Ohio's Blackwell received over $40 million in Federal funds to ensure
all Ohioans could vote in November 2004 election. Instead, he sat on over $30
million and diverted the money he spent to friends and businesses owned by top
GOP contributors. He even parked the money in a bank run by a top Republican
Documents from the Ohio Secretary of State's office and the federal General
Services Administration (GSA) provided to WMR indicate that some $30 million
provided to Ohio as part of the Help America Vote Act (HAVA) was not spent on
preparations for the 2004 presidential election, as required by the law. In
addition, of another $10,384,931 of Section 101 HAVA funds allocated to Blackwell,
only $6,870,659.47 was obligated as of December 31, 2004. Even though the Section
101 funds were for education and training of Ohio voters and poll workers, accessibilty
for voters, reporting vote fraud, and other administrative requirements, some
of the money spent went to firms whose owners were top Ohio GOP political contributors.
An Ohio Secretary of State Financial Status Report shows that as of December
31, 2004, $30,667,664 of HAVA Section 102 funds, money required to be spent
on replacing punch card or lever voting machines in precincts that used them
in November 2000, was unspent. Even more astounding is a December 24, 2003 letter
from Blackwell to Deborah Schilling at GSA complaining that Ohio had only received
$41 million of an expected $155 million in authorized HAVA funds allocated to
Ohio. The complaint is contained in a list of reasons why Blackwell could not
meet the November 2004 deadline for compliance with HAVA.
In a July 28, 2003 letter from GSA's Schilling to Gov. Bob Taft, the GSA official
emphasizes that states receiving Section 102 funds were "obligated to use
the funds to replace punch card voting systems or lever voter systems"
in qualifying precincts. Furthermore, the letter told Taft that states receiving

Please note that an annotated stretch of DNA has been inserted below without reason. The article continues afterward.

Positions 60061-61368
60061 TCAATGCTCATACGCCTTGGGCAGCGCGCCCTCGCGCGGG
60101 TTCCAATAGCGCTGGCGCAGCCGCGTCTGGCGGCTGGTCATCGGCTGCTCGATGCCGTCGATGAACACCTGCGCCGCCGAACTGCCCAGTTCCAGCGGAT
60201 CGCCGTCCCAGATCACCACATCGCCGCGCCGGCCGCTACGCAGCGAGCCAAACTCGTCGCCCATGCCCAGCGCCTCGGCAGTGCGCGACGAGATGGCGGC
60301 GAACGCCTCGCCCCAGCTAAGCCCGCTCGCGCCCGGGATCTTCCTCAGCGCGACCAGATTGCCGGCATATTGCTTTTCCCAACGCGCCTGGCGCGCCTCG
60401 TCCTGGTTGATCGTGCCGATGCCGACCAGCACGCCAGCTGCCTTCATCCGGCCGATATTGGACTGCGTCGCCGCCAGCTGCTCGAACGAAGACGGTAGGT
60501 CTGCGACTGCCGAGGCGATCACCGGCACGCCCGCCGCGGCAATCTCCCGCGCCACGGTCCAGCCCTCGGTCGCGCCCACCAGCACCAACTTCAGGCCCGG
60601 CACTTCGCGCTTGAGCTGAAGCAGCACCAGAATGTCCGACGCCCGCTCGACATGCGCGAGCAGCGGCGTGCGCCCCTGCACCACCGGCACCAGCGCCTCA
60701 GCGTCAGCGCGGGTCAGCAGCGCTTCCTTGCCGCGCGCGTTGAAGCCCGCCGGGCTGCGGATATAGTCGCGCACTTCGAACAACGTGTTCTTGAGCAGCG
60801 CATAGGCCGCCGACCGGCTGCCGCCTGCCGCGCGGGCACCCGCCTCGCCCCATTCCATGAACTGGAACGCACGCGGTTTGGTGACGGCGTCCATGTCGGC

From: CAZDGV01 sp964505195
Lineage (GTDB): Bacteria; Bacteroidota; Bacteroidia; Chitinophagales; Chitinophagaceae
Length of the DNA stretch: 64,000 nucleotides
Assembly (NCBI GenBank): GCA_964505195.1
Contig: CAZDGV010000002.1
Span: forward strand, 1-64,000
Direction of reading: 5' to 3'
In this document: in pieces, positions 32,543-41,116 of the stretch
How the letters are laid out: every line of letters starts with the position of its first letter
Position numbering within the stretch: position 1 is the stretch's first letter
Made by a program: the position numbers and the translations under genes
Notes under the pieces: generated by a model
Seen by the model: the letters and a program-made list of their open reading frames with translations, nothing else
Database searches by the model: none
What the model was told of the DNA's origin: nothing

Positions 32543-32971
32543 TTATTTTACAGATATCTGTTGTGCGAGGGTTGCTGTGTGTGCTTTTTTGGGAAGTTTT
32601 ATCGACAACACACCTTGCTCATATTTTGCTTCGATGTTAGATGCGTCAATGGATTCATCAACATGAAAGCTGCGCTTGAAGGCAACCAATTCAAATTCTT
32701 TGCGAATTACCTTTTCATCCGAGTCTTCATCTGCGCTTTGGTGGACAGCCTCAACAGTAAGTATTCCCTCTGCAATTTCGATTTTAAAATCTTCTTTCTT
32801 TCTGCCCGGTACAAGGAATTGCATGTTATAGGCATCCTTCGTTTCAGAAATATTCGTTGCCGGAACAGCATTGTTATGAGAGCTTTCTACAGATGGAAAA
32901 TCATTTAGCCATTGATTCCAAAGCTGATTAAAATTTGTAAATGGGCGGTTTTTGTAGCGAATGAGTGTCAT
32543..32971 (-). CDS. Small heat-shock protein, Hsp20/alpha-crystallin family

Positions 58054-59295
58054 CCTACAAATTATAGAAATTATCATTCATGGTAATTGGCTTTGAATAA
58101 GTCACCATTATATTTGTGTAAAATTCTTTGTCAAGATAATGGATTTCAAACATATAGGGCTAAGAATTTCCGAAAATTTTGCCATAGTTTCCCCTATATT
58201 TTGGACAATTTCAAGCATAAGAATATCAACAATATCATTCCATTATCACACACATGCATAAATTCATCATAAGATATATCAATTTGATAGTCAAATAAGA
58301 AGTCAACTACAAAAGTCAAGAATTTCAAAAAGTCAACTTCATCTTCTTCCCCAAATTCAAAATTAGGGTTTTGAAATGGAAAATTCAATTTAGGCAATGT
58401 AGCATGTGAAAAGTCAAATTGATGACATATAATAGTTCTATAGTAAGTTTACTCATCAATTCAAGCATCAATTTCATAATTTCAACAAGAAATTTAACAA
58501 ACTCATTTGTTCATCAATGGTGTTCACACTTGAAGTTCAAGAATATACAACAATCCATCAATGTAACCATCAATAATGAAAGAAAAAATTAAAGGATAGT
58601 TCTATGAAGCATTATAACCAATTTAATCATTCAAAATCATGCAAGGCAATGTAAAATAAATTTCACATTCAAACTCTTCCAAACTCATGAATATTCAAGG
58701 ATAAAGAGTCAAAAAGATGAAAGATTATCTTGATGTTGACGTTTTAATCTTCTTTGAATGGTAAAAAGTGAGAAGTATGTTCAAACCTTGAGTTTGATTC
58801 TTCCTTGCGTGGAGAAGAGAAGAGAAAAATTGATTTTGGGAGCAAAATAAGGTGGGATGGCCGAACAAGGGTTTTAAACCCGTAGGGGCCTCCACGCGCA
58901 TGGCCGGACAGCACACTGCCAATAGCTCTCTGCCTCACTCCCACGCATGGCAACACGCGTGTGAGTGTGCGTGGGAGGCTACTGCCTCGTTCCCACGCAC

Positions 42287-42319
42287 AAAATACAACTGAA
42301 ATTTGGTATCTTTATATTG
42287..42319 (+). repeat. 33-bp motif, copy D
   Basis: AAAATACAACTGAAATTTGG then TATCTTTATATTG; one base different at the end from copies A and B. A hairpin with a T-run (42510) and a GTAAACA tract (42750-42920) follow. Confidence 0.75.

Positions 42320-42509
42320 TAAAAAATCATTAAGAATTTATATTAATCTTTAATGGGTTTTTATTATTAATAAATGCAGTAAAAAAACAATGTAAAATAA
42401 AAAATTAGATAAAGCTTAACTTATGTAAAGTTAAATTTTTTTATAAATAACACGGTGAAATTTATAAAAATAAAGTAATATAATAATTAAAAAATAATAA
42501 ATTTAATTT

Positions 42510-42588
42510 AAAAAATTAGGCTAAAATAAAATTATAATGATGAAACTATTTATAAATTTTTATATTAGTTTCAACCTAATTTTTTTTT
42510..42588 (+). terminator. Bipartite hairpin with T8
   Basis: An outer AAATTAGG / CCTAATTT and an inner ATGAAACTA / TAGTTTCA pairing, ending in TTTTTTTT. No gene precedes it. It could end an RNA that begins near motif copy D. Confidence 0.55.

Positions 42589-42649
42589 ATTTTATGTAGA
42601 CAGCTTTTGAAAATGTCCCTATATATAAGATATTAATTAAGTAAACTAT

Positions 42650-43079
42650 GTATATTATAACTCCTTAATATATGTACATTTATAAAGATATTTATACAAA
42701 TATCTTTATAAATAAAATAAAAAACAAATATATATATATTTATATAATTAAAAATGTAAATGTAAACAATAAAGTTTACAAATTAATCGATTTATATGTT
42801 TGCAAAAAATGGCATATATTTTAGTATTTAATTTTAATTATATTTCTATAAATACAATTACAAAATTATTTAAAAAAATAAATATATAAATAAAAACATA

funding "must ensure that all punch card voting systems or lever voting
systems . . . will be replaced in time for the regularly scheduled election
for Federal office to be held in November 2004 (unless a waiver is obtained).
Blackwell requested a waiver in his December 24, 2003 letter to GSA. A waiver
was granted by GSA in a March 18, 2004 response letter.
Blackwell stated in his letter to GSA, "I respectfully request a waiver
outlined in HAVA Section 102(a)(3)(B) giving the State of Ohio until January
2006 to replace all punch card and lever machine voting devices." Blackwell
also cites unspecified "security risks" with Direct Recording Electronic
(DRE) machines slated to be used in the November 2004 elections. Yet, he also
states, "while these risks can and will be mitigated, the time to do so
may take us beyond the November 2004 deadline." The record in Ohio was
that faulty DRE machines were used in a number of Ohio precincts in the November
2004 election, including Auglaize, Franklin, Knox, Lake, Mahoning, Pickaway,
and Ross counties. Punch card machines recording suspicious votes for George
W. Bush were used in some 30 Ohio counties.
Of the $6,870,659.47 spent by Blackwell, there were substantial payments to firms
like Smart Solutions, a Cleveland IT firm headed by Anand "Bill" Julka,
a contributor to Republican candidates in Ohio. Gov. Taft named Julka to the Management
Improvement Commission for the Ohio Lottery. The Ohio records also show a $10,869.75
disbursement to Professor Robert Destro, the Dean of Columbus School of Law at
Catholic University of America and a board member of the anti-gay rights Marriage
Law Foundation. An April 29, 2005 article by Columbus Free Press editor Bob Fitrakis
states that Destro was not only a supporter of Blackwell but was present in his
Columbus office election night. Destro described Blackwell as "panicky"
over early indications that Bush had lost Ohio to Kerry. There were also significant
payments by Blackwell to Excel Management of Columbus. Excel is headed by Curtis
Jewell, also a donor to the Ohio Republicans.
In the GSA letter to Taft, the governor was informed that Blackwell requested
that the Section 101 and 102 funds be deposited via Electronic Funds Transfer
to an account specified by Blackwell. $5 million was transferred to Key Bank,
4910 Tiedeman Rd., Brooklyn, Ohio, account numer 311334820 on April 28, 2003.
Another EFT deposit for $36,052,595.was made to the same account on June 16,
2003. Key Bank's CEO and Chairman is Henry L. Meyer III, a contributor to George
W. Bush and Ohio GOP politicians. Meyer serves on the board of the Federal Reserve
Bank of Cleveland under its chairman, Robert W. Mahoney, the retired CEO and
Chairman of voting machine company Diebold, Inc. and another major contributor
to Bush and Ohio Republicans. Mahoney serves on the board of the Timken Company,
whose former chairman William Timken, a Bush "Pioneer" contributor,
was recently named U.S. ambassador to Germany.
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